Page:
Ayşe Yuva is a researcher in French, German, and Turkish philosophy of the eighteenth and nineteenth centuries. She previously held academic positions at the Université Paris 1 Panthéon-Sorbonne, the University of Lorraine of Halle-Wittenberg, the Centre Marc Bloch in Berlin and the Centre français de recherche en sciences sociales (CEFRES) in Prague. She is also a graduate of the Institut d’études politiques de Paris (IPA). Her dissertation, published in 2016 under the title Transformer le monde? L’efficace de la philosophie en temps de Révolution (1794-1815), focuses on the political effects attributed to philosophy in France and Germany at the end of the French Revolution.
Working from a transnational perspective, her approach is based on a non-normative method and focusses on unusual objects for the history of modern philosophy, such as the construction of boundaries. She analyses the political purpose and the philosophical dimension of texts not included in the canon of political philosophy, which tends to ignore its historical dimension. Philosophy is political not just when it studies political institutions, but also when it engages in self-scrutiny, reflecting on its framework, its limits, and the conditions of its actions.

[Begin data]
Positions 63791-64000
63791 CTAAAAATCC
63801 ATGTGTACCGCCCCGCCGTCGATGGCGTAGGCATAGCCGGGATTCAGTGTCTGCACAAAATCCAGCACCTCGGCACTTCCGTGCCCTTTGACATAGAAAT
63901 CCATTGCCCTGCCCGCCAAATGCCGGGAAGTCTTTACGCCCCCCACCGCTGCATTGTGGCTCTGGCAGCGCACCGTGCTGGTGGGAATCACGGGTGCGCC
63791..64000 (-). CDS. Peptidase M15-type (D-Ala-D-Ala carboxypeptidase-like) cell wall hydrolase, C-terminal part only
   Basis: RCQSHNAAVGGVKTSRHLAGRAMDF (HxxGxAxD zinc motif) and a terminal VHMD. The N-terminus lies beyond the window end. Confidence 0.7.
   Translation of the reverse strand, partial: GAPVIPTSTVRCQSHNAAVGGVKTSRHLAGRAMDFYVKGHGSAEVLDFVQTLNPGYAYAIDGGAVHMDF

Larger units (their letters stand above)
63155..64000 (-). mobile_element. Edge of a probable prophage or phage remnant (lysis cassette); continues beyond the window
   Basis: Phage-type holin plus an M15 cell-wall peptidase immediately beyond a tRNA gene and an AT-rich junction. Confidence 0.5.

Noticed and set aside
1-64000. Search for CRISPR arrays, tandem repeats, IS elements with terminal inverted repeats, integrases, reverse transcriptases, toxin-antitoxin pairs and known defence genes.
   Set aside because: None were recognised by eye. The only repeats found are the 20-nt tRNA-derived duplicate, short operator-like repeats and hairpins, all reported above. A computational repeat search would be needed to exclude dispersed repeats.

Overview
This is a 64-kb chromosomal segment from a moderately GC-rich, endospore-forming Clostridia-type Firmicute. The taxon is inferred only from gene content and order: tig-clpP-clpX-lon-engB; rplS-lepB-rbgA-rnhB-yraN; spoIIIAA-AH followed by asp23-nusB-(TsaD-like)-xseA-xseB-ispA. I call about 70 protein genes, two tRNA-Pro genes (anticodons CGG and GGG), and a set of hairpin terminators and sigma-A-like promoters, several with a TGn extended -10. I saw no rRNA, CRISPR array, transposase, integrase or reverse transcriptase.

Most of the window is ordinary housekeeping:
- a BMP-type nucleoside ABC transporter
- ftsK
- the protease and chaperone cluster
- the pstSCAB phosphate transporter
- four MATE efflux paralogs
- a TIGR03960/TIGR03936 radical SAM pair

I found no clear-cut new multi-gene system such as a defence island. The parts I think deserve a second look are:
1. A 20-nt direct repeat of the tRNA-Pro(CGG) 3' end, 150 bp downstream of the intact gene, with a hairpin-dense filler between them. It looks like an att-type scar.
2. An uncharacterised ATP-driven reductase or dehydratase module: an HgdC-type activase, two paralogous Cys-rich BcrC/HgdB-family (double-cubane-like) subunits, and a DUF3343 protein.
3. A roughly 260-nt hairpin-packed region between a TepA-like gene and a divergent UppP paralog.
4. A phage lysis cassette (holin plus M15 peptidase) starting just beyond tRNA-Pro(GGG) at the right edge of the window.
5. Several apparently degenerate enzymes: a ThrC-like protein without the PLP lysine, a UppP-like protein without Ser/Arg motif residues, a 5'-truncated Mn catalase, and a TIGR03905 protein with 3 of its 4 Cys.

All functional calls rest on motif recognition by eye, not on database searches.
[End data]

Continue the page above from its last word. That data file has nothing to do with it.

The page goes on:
Visiting Project 2020-22
Materialism has often been reduced to reduction, whether from an ontological, epistemological, ethical, or artistic point of view. In materialist doctrines, mind would be reduced to matter, scientific explanation reduced to the primacy of natural or economic forces, human life reduced to natural or necessary needs, and art reduced to a doctrine. These reductions, often produced from a polemical perspective, must however be analysed as historical facts, both philosophical and political. It would be pointless to simply reject them: they must be understood in their historical and transnational complexity.
In a contemporary perspective, the project analyses the dialogue and the quarrel between neo-materialist and critical theories today, frequently seen as irreducible to one another. How can we articulate the forces of nature and social factors, for instance in the current debates on the reductive imperatives of contemporary ways of living? One of the aims of this project is, therefore, to go beyond the alternative between frugality and productivism, two terms materialism has often been reduced to, and to analyse the tension between the slogan ‘luxury for all’ and the need for degrowth.